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Politics, reform and the demise of medico-gentility
Michael Brown

attacking the public reputations of both the Asylum and himself, Mason had broken an unwritten code of gentlemanly conduct. Claiming that he desired to be treated with ‘civility . . . decency and propriety’, he stated: I shall pass over in silence the many low and illiberal attacks made by Mr Mason upon the constitution of the Asylum and the honour of the Governors, and, in particular, upon the attending physician.42 Despite their appeals to the public, the challenge posed by Mason, Burgh and Withers was soon subsumed into the space of the committee room. They were asked

in Performing medicine
Medicine and the world of letters
Michael Brown

exchange to ridicule his native soil’.117 Charles, however, was not to be contaminated by such pompous illiberality, and it was not long before he was ‘divested of French etiquette, and dismantled of the curious habiliments, which I appeared in on my first arrival at home’.118 Charles’s work can thus be situated within a tradition of comedic literature epitomised by his fellow surgeon, Smollett, and his father’s friend, Laurence Sterne, both of whom wrote books (albeit from radically different perspectives) about men, manners and the cultures of travel.119 A similar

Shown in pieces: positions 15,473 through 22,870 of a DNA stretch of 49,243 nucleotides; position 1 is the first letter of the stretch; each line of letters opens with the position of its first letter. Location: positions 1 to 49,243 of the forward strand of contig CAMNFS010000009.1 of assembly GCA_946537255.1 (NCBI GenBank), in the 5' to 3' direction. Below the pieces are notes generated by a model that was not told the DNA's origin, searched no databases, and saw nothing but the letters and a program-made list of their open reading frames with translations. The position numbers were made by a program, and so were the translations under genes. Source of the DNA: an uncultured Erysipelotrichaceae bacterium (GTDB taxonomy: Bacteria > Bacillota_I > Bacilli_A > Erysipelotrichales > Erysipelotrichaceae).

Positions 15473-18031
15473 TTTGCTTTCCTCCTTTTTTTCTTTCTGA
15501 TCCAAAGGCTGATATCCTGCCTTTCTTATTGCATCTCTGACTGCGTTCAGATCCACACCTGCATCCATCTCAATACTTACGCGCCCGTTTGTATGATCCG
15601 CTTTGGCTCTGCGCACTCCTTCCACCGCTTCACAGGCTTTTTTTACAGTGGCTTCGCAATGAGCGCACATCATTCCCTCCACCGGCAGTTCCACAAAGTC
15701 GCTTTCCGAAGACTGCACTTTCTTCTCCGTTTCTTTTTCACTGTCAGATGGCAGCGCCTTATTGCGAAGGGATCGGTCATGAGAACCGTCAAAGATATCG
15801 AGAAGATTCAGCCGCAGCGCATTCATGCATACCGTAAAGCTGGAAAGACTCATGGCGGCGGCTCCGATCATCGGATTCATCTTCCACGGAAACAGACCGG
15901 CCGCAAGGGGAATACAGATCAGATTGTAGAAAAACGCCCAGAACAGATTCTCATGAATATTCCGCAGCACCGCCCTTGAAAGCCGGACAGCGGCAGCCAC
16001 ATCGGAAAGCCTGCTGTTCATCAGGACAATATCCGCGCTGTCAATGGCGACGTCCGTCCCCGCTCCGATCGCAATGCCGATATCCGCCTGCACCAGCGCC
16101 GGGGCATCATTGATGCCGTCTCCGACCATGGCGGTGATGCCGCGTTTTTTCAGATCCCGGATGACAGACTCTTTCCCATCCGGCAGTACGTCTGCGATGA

in Performing medicine
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Cholera, collectivity and the care of the social body
Michael Brown

profusely lavished, for they cost nothing; but the just and reasonable claims of the profession are met with nothing but outcries of illiberality and selfishness.112 Despite these tensions, and despite the claims of a number of historians, the cholera epidemic of 1832 can nevertheless be said to have enhanced the cultural and symbolic capital of medicine within the broader social field. At the same time, however, it also served as a catalyst for the further elaboration of medicine as a discrete and specialised discipline, a body of knowledge which, though of general

in Performing medicine